I awoke the next morning, the sun streaming through my bedroom window, and a gentle breeze puffing the white poplin curtains in and out. I looked quietly about the room puzzled, because I had fallen asleep in Mimi’s bed the night before, to the sounds of Mr. Brown’s deep rumbling voice, telling his version of the previous afternoon’s events, and awakened in my room with the billowing curtains.
The low voices of the adults hummed almost into a frenzy, and the morning was filled with the talk about the events of the day before. They still wondered how Freddy had fallen asleep on the bumper of the Brown’s family car. Then, upon seeing me in the kitchen, the topic suddenly changed from Freddy, to me, and my talking or rather, lack of it.
Whereas mornings were filled with the voices of the grownups, and the fragrance of coffee, this morning was filled with talk of my talk, or, rather the absence of my talking. There were plenty of questions, to which I had no answers, so, I either shook or nodded my head, or, shrugged my shoulders and said “Uh?” Occasionally I would make a few vowel sounds, but no matter what sounds I made, they were not pleasing the grownups. When I finished my cereal, Mimi hurriedly helped me dress so we could go to Bess’s house for morning tea. I thought that was a splendid idea, and soon I was wearing a light little pink summer dress with butterflies, and sandals. Going to Bess’s house was a very special occasion indeed.
Bess and Henry were a very retired couple who had been a fixture in the neighborhood for decades. They lived three houses down from us, and had been there since before Freddy moved in across the street. They were there long before my grandfather, Bernard Holle, built our home with my grandmother, Mimi. They had been on board to serve tea, coffee, cakes and cookies for our community’s many parties and countless post-war reuions, and I am sure they had been there to help my grandmother in the first agonizing years after her husband’s sudden death from spinal meningitis. They had lived on Curtis Avenue since before World War I when Henry had to leave his wife and young family behind to fight with the army in World War I.
While in the service, Henry had become a World War I hero. I knew that because often he would answer the door in full military dress and his coat would be full of gold leaves, colorful bars, and shiny medals. Later I learned that he had fought in Europe, and had almost died trying to save his platoon. Henry was a very friendly, jovial, kind man who, when I came to visit would pull out a big box of great toys for me to play with during the visit. While Mimi thought I should sit very still and visit with the adults, Henry thought better of it. Soon we were down on the floor linking wooden trains and tracks up together. I liked his idea much better.
His wife of many years, Bess, was a cheerful lady with light blue sparkling eyes and very white hair who made wonderful little cakes and cookies, and who always served them to me. She would offer not just one cookie to me, but a platter, full of all different kinds of cookies where I could choose two out of the selection. There were cookies with strawberry jam, chocolate cookies, pink cookies, white cookies, brown and white cookies. It would take me forever to make a choice, with Bess sitting beside me on the couch, patiently holding the platter while I carefully looked at all the wondrous morsels.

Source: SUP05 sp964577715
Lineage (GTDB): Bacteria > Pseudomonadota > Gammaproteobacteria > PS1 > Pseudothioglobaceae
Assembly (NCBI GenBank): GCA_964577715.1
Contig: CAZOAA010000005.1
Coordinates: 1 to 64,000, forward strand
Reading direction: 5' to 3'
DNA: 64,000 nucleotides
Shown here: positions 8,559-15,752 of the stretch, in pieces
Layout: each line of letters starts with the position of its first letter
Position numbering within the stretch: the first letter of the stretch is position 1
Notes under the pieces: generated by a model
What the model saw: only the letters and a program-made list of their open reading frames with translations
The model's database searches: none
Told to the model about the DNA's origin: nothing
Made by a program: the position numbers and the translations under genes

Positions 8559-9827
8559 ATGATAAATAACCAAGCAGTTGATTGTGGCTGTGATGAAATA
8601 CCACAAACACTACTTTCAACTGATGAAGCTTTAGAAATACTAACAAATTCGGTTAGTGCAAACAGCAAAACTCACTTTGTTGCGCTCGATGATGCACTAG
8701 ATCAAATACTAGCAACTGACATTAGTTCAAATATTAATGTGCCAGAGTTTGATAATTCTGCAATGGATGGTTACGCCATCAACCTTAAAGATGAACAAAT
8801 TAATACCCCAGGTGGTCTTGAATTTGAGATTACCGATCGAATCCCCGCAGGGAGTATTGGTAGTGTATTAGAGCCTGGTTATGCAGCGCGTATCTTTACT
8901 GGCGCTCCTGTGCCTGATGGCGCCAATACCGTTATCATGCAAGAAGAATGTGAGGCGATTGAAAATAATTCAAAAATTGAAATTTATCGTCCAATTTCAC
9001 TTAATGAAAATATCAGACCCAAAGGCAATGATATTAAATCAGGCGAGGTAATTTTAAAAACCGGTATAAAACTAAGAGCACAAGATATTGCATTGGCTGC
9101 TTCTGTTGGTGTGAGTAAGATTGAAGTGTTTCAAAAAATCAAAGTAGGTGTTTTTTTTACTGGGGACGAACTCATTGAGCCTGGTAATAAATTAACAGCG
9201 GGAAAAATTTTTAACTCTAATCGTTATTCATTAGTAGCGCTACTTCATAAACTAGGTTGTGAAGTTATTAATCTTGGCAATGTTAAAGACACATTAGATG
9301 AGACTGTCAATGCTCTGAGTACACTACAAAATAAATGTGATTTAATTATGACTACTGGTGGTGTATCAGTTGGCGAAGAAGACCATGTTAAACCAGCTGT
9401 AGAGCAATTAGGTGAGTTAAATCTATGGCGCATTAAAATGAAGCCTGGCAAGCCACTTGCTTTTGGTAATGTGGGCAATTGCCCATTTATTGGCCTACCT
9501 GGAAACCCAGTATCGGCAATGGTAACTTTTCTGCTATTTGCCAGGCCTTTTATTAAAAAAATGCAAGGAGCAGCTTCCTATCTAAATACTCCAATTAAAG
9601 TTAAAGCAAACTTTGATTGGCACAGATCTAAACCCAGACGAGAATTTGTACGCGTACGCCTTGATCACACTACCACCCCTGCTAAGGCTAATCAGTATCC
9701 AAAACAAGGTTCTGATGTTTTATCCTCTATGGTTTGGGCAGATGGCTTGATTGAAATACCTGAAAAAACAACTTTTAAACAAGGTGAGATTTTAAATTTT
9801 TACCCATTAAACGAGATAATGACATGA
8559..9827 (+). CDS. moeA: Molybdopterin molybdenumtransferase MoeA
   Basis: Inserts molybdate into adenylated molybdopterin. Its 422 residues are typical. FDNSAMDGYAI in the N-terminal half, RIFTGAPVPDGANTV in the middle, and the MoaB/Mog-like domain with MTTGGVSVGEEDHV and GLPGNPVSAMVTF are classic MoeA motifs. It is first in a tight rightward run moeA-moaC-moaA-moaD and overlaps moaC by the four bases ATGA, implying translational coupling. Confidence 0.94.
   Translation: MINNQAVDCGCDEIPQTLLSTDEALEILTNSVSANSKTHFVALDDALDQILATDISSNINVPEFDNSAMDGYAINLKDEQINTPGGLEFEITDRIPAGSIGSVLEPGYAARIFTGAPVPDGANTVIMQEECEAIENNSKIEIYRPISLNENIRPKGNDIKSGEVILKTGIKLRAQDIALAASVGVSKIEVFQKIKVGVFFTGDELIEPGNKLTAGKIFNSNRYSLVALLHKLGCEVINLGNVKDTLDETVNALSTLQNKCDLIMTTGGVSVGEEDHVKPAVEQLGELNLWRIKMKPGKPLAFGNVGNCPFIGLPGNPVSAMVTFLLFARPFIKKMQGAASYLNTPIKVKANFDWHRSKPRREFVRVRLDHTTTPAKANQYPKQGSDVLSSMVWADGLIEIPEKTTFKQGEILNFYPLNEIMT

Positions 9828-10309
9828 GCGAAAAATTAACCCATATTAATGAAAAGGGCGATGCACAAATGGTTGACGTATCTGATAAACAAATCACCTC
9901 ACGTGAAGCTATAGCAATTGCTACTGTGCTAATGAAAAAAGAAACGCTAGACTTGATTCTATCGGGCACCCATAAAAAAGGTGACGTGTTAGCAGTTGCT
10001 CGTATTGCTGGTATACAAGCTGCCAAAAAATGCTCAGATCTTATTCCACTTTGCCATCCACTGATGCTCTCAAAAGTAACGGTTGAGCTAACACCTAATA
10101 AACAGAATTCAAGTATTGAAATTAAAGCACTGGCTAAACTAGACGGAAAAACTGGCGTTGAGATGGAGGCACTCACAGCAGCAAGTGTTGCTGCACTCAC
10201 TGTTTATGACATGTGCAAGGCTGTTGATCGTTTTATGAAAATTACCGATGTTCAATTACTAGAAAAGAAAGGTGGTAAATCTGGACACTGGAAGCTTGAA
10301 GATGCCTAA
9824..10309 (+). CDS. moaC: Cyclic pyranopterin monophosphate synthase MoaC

Usually Bess and Mimi would chat while Henry and I played on the floor, but today was different. Instead of Bess and Mimi’s gentle voices talking between themselves, they sat on either side of me, on the couch. At first Mimi asked me to say thank you to Bess for the cookies. I looked at Bess engratiatingly I’m sure, opened up my mouth and uttered my usual monosyllabic utterance of some sort. Bess smiled appreciatively, and then looked at me expectantly.
“Say thank you to Bess for the cookies Dear.” Mimi asked again. Again I tried, but the same sound of thanks came out of my mouth. Again, Bess awaited for my answer. I looked up at her, and then, puzzled, I turned the other way and looked up at Mimi.
“Do you like the cookies?” Bess asked.
“Uh huh” I answered back, hoping that would do the trick.
“Cynthia, say yes. Can you say yes?” Mimi asked with a mixture of consternation and hope in her eyes – a certain expectancy. So I muttered something close to a yes, pointed to the toys, muttered something, and tried to slide off the couch to get the toys.
Mimi would have none of it. She became emphatic, pulling me back into the couch. “Cynthia, say yes. Can you say yes?” she asked with a mixture of consternation and hope in her eyes. So I gave it all I had and muttered something close to a yes, pointed to the toys, muttered something more, and again tried to slide off the couch to get the toys.
“First you say yes, and then you can play with the toys.”
I looked up at Mimi, took in the entire room, considered my plan and began again, with Mimi’s grasp almost keeping up with me.
Just as the power struggle was about to hit full swing, Henry proclaimed: “The child will talk when she is ready to talk, and not a moment before.” He smiled at me, a twinkle in his blue eyes, took my hand, pulled me off of the couch and opened up the toy box.